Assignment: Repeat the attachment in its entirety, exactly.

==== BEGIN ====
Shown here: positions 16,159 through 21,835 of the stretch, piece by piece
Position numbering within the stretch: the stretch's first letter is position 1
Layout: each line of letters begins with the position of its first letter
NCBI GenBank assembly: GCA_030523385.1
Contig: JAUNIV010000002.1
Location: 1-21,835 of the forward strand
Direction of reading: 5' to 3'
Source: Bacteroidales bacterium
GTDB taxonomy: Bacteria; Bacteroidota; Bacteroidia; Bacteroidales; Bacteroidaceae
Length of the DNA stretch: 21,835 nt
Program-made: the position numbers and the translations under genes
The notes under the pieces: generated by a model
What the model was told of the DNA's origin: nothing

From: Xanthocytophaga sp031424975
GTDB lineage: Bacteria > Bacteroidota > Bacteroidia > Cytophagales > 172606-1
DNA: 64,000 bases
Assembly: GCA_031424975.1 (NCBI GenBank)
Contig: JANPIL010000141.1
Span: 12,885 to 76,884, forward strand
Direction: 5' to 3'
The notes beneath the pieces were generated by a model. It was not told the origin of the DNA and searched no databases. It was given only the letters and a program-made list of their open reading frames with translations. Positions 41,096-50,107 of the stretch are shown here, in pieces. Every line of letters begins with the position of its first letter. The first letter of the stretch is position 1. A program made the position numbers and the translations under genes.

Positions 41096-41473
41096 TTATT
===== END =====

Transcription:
Shown here: positions 16,159 through 21,835 of the stretch, piece by piece
Position numbering within the stretch: the stretch's first letter is position 1
Layout: each line of letters begins with the position of its first letter
NCBI GenBank assembly: GCA_030523385.1
Contig: JAUNIV010000002.1
Location: 1-21,835 of the forward strand
Direction of reading: 5' to 3'
Source: Bacteroidales bacterium
GTDB taxonomy: Bacteria; Bacteroidota; Bacteroidia; Bacteroidales; Bacteroidaceae
Length of the DNA stretch: 21,835 nt
Program-made: the position numbers and the translations under genes
The notes under the pieces: generated by a model
What the model was told of the DNA's origin: nothing

From: Xanthocytophaga sp031424975
GTDB lineage: Bacteria > Bacteroidota > Bacteroidia > Cytophagales > 172606-1
DNA: 64,000 bases
Assembly: GCA_031424975.1 (NCBI GenBank)
Contig: JANPIL010000141.1
Span: 12,885 to 76,884, forward strand
Direction: 5' to 3'
The notes beneath the pieces were generated by a model. It was not told the origin of the DNA and searched no databases. It was given only the letters and a program-made list of their open reading frames with translations. Positions 41,096-50,107 of the stretch are shown here, in pieces. Every line of letters begins with the position of its first letter. The first letter of the stretch is position 1. A program made the position numbers and the translations under genes.

Positions 41096-41473
41096 TTATT